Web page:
Dog owners pay thousands of dollars to join exclusive dog clubs

When Mariana Lucero’s mini Australian Shepherd Artie was 4 months old, she took him to Tompkins Square Park dog park for the first – and last – time.

“An unsupervised dog lashed out at Artie, biting him so hard he stayed under a shaking bench and refused to come out,” said the dental assistant who lives on the Lower East Side.

From that point on, she relegated her off-leash play to the schoolyard for dogs in the East Village. The canine academy organizes exclusive groupings of six preselected dogs to frolic in complete safety under the supervision of two owners and a trainer.

“I love the safety and the fact that Artie is relearning to trust other dogs,” Lucero said of his now one year old puppy. “School Yard has really changed her life for the better.”

School yard parents, including Mariana Lucero (second from right), pay an annual fee of $ 2,200 for their puppies.
Stefano Giovannini
Stephanie Higgs and her dog, Mu, at school for dogs.
Stephanie Higgs and her dog, Mu, at school for dogs.
Stefano Giovannini

While any old pooch can run off leash in one of the city’s 140 dog enclosures, some pet owners are opting for more upscale member-only facilities that promise to play with well-behaved pets, from cleanliness and surveillance.

“Every dog ​​park would be better off if there was someone in charge, a lifeguard if you will,” said Annie Grossman, owner of the school for the dogs.

Not all dogs can participate in the experiment. Before being accepted, owners take a rules and etiquette quiz, submit a video of their dog interacting off-leash with others, and complete an in-person interview. In the end, 25 percent of applicants are ultimately rejected.

Annie Grossman and Poppy spend a day at the dog school.
Annie Grossman and Poppy spend a day at the dog school.
Stefano Giovannini
Cassondra Bazelow's dog, Sally, frolic with another furry student.
Cassondra Bazelow’s dog Sally (bottom) is having fun with another furry student.
@sallylongdog

“We don’t accept everyone because sometimes it’s clear that this won’t be the right environment for the dog,” Grossman said, adding that when she runs a session she chooses to play The Beatles, The Beach Boys or “music for dogs” on Spotify. “We want this place to have the right vibe for our human customers and their dogs.”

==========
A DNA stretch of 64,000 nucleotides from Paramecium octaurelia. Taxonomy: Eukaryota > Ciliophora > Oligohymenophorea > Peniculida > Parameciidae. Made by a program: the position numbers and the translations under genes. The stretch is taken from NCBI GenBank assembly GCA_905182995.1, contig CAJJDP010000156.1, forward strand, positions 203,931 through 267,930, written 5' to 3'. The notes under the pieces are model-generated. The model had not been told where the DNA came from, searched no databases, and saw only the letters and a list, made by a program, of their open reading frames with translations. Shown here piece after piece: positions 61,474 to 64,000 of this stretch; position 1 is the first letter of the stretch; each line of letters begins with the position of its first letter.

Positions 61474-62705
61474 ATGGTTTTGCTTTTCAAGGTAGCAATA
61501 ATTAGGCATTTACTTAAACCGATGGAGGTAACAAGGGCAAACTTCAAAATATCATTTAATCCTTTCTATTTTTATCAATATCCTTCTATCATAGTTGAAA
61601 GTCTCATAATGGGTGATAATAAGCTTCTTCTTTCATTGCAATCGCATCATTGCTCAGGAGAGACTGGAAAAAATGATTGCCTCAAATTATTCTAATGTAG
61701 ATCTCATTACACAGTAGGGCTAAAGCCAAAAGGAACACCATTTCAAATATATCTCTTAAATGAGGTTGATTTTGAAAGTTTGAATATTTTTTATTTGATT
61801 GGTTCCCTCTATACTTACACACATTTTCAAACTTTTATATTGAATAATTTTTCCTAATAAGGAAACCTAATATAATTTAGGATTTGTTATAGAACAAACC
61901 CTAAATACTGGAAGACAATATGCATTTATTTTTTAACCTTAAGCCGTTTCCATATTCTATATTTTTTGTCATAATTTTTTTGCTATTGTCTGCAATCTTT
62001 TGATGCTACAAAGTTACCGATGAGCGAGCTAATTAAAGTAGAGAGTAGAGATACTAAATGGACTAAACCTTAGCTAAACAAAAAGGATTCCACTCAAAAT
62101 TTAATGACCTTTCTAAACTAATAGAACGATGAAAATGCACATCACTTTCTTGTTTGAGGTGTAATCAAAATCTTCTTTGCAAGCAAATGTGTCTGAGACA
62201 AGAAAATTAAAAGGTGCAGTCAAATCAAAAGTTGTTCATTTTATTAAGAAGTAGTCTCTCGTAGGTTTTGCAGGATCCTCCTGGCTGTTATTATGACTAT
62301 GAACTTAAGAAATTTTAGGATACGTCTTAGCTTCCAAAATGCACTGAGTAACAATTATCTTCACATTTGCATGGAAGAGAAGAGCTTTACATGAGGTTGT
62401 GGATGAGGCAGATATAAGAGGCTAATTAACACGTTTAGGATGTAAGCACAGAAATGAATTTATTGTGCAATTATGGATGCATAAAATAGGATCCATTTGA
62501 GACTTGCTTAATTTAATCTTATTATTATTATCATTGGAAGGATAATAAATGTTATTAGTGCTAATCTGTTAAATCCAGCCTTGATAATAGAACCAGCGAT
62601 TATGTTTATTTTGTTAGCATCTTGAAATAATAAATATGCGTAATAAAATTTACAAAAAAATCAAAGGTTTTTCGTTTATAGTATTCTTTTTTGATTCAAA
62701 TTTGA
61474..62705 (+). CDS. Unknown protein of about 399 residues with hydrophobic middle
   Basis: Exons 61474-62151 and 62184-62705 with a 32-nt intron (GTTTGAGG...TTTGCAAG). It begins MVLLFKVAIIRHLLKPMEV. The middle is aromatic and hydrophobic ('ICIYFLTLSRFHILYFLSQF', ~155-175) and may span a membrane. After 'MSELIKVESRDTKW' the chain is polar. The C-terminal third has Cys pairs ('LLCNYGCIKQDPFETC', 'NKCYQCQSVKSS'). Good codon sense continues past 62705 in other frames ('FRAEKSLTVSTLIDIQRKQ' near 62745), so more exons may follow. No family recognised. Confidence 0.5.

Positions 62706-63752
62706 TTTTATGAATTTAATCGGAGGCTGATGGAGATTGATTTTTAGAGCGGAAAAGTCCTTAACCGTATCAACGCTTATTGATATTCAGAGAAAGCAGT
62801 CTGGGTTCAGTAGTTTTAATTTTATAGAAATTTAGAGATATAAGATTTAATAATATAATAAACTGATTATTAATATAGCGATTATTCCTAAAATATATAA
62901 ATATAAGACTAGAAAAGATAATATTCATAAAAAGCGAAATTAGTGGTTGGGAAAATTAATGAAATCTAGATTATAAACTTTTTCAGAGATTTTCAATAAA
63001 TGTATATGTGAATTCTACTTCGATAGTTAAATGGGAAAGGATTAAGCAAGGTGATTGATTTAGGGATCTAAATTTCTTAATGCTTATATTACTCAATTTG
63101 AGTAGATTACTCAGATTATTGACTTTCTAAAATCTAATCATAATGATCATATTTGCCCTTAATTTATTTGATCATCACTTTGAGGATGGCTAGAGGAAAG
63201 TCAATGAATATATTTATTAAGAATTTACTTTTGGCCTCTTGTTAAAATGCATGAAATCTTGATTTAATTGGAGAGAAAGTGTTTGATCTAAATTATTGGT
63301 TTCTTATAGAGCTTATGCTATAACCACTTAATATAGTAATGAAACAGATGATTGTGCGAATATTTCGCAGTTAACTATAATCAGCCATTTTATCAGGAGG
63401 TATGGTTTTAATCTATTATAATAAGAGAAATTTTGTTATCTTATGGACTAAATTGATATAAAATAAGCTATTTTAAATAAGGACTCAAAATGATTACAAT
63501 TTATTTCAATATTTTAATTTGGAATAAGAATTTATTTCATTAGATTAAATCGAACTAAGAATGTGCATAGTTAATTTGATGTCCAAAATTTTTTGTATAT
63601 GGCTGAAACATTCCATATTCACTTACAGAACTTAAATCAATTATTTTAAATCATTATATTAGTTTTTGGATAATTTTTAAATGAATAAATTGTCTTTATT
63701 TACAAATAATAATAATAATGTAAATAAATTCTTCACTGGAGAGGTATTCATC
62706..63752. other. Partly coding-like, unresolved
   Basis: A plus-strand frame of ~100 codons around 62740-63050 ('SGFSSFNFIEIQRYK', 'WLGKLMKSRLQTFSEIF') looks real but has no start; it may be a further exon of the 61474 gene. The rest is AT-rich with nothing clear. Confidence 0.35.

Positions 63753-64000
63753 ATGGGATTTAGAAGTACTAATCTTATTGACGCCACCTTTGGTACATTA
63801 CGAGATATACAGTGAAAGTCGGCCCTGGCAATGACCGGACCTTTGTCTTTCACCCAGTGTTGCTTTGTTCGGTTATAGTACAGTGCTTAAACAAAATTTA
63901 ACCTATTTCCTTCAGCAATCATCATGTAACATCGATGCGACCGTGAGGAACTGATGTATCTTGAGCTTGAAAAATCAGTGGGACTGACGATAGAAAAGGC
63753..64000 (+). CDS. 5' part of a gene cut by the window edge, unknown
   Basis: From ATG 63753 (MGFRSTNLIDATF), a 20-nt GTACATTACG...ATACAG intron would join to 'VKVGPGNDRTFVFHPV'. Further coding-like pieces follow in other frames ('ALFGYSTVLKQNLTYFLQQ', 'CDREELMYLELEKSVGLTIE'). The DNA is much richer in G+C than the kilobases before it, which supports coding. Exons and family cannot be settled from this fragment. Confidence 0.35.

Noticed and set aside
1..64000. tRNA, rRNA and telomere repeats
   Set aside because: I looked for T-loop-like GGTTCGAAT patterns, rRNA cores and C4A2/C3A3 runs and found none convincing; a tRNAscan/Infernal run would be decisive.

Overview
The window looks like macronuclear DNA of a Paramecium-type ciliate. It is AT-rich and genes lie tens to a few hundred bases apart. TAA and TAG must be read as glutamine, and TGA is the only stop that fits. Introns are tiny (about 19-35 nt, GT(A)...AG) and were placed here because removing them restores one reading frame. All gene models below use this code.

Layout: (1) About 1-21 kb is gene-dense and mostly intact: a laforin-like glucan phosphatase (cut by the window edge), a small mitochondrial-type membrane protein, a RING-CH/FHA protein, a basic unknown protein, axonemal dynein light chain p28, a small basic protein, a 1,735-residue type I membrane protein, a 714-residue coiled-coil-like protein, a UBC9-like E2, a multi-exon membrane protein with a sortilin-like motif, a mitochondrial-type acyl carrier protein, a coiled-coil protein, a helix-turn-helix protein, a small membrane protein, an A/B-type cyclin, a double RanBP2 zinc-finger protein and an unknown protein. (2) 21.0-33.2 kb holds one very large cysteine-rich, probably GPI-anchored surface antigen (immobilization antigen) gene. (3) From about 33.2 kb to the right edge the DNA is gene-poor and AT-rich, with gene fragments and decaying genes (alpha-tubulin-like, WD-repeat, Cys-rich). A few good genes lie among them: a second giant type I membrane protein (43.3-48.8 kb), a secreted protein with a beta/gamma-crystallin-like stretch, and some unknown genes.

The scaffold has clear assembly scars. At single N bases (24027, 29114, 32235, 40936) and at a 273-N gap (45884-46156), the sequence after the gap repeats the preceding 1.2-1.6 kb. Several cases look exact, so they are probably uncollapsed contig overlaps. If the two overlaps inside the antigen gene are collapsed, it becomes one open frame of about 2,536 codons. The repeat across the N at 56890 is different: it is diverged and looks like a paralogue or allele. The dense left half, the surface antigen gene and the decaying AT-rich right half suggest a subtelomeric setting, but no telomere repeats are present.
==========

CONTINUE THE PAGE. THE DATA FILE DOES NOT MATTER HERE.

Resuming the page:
And, while Grossman acknowledged that the $ 2,200 annual fee for an off-leash membership (or $ 200 per month) for five sessions per month is expensive, she noted that it is one of the most valuable ways. for a dog to learn to socialize safely, and that clients greatly appreciate the presence of a trainer.

“We have a kind of client who really wants to be the best dog owner possible and give their dog the best possible life within the constraints of New York City,” she said. “It really is a dog social club and we are promoting it as a way to prepare a dog for success in their spare time.”

Some of the lucky participants of the Acme Dog Run in Gowanus, Brooklyn.
Some of the lucky participants of the Acme Dog Run in Gowanus, Brooklyn.
Stefano Giovannini
The director of Acme Dog Run, Sara-Sun Cangelosi.
The director of Acme Dog Run, Sara-Sun Cangelosi.
Stefano Giovannini

Close to the Ruff Club, dog owners gather at a century-old converted tavern on Avenue A to sip locally roasted coffee, use free Wi-Fi, and hang out with their four-legged friends in a space that bills itself as a “contemporary pet care hub.” All members must first apply and schedule a temperament assessment before paying $ 149 per year to access the space, with daycare priced at $ 40 per day.

Naturally, Greenwich, Connecticut also has its own exclusive pooch pledging system. In September, Jessica DelGuercio plans to open a boutique-style membership called PAWS of Greenwich Canine Club. Monthly VIP membership starts at $ 1,200 for adults and $ 1,440 for puppies, and includes drop-and-go child care from 7 am to 7 pm seven days a week.

“In some cases the dogs – or their owners – may not be the best suited to the style of our club,” said DelGuercio. The registration process, which starts at $ 125, includes a behavioral assessment and two daycare trials.

A more affordable urban offering can be found at Acme Dog Run, which opened in Gowanus, Brooklyn in late 2019, offering well-behaved puppies that play indoors in a 4,000-square-foot space that was once a factory. of upholstery fabrics. For $ 15 for two hours, the puppies frolic while the owners enjoy free coffee, music from a jukebox, and cozy benches.

Ed Stickradt and his dog, Roxie, attending Acme Dog Run.
Ed Stickradt and his dog, Roxie, attending Acme Dog Run.
Courtesy of Ed Stickradt

For Ed Stickradt, 70, a real estate agent who lives in Park Slope with his 2-year-old Mountain Cur mix, Roxie, Acme was just what the neighborhood needed.

“I was drawn to it because all the dogs were checked so the risk of injury was greatly reduced,” he said. “This is something that is impossible to control during the off-leash hours in the park.”

Back at the school yard, Cassondra Bazelow, an art director who lives in the East Village, said how happy the expensive playgroup had made her and her 4-year-old Bassett dog, Sally. Long.

“I love doing things with Sally and I can see that she is so much more comfortable with other dogs because she has known them for a long time,” said Bazelow, 37. “It’s a safe area for her and it’s important to me.”

Jessica DelGuercio with a client dog, Lily.
Jessica DelGuercio with Lily, a client’s dog.
Courtesy of Jessica DelGuercio


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